The Common Sense Way to Build Trust and Engagement

Start with your own five work-acres

Posted Jun 27, 2014

"Employee Distrust is Pervasive in U.S. Workforce," was the headline from a recently released study by the American Psychological Association, where according to The 2014 Work and Well-Being Survey, "only half of workers believe their employer is open and upfront with them."

With the magnitude of information coming at us 24/7/365, it's easy to miss studies like APA's that continue to punctuate high levels of distrust at work. Or miss the growing trend reported by the General Social Survey that "trust in the other fellow — has been quietly draining away."

It's also easy to miss that the solution to rebuilding trust is within our grasp. As I discussed in Trust, Inc.: How to Create a Business Culture That Will Ignite Passion, Engagement, and Innovation: "If you're someone's immediate boss, no matter your organizational level or business role, you can positively influence trust, commitment, engagement, and innovation. You can create your own Trust, Inc. – a trust-pocket, where people show up and do great work."

People work for people, and trust is a local issue. For the people who work for you, it's your trust that matters most to them. You're the one having everyday impact on their work life. Like the toddler's message in a YouTube video,"Worry about yourself!" – that should be the mantra as it relates to building trust.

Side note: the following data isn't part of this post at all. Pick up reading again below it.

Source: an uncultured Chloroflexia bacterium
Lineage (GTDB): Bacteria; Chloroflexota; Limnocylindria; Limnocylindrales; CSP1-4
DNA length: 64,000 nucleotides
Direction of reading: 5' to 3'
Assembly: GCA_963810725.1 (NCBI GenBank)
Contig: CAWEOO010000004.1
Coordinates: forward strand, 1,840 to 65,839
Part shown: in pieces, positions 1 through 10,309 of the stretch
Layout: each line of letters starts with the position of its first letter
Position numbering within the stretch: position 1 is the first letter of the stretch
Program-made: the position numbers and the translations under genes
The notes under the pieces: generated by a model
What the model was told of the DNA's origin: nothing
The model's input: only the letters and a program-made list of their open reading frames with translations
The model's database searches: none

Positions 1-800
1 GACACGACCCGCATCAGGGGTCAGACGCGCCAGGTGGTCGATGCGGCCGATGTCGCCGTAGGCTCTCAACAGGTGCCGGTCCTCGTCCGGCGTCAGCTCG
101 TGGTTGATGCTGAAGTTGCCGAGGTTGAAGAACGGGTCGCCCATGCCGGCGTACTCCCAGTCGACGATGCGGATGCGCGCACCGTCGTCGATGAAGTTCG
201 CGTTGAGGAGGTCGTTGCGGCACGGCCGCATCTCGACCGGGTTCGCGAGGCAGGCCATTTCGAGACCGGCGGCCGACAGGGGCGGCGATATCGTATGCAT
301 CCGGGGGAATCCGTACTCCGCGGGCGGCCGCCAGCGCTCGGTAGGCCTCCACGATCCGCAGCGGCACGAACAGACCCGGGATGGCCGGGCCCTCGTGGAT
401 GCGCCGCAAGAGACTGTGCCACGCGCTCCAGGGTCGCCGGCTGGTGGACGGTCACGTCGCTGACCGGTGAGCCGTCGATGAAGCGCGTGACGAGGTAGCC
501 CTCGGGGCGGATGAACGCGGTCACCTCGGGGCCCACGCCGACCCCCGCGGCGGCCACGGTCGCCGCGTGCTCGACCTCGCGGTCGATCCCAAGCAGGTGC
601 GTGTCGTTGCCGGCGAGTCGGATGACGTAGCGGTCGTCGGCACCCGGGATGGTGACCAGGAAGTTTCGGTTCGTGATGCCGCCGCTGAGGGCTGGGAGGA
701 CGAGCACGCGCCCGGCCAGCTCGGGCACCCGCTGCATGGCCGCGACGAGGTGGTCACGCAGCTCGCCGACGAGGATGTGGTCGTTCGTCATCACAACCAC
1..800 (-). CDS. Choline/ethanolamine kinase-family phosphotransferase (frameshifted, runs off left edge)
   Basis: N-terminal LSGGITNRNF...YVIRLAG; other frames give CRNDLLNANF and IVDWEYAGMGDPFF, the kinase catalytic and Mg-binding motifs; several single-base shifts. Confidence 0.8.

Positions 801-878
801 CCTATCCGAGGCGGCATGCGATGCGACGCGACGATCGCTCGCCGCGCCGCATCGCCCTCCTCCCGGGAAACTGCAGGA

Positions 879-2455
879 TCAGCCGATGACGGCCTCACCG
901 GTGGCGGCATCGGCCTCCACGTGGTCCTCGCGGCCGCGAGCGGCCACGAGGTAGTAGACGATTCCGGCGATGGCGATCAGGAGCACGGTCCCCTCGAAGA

Yet, too many of us are fixated on everything that's wrong, instead of working to fix what we can. We're more concerned about the missteps of the person down the hall than what's happening in our team; or outraged by the department head that said one thing and did another, not hearing our own words or noticing our own unaligned actions.

If you want to create workplaces with trust and engagement, shift your viewpoint to what's in front of you. Ask yourself, how much trust is there in my five work-acres?

1. Step up: Winning cultures founded on trust don't start by proclamation; they're created by desire, nurtured by authenticity, and evolved by behavioral integrity.

2. Start with competence – yours! People trust people who consistently delivery. If people don't view you as competent, there's no performance trust. Without performance trust, you're unlikely to engage others, build lasting relationships, or produce sustainable results.

3. Build on what's going right. A common trust-building mistake is spending too much energy to fix what's wrong, or focusing on those who are causing problems. Instead, identify and reinforce what's going right. Put your attention on getting more of the behaviors and actions you desire.

Bottom line: for the people who work for you, trust starts with you. By starting in your five work-acres you create a winning culture that enables engagement, innovation, and contributions for your work-group. You can start the trust process by going first and giving trust, not as an all or nothing light-switch approach, but incrementally over time, fueled by accountability on the other side.

Want to know how to make your five work-acres a trust-pocket? Or create a thriving culture where ideas and engagement flourish? There are dozens of things you can do right now to enable trust and engagement in your work group. Here are a few:

You'll find more trust building approaches in Trust, Inc.: How to Create a Business Culture That Will Ignite Passion, Engagement, and Innovation (Career Press, 2014).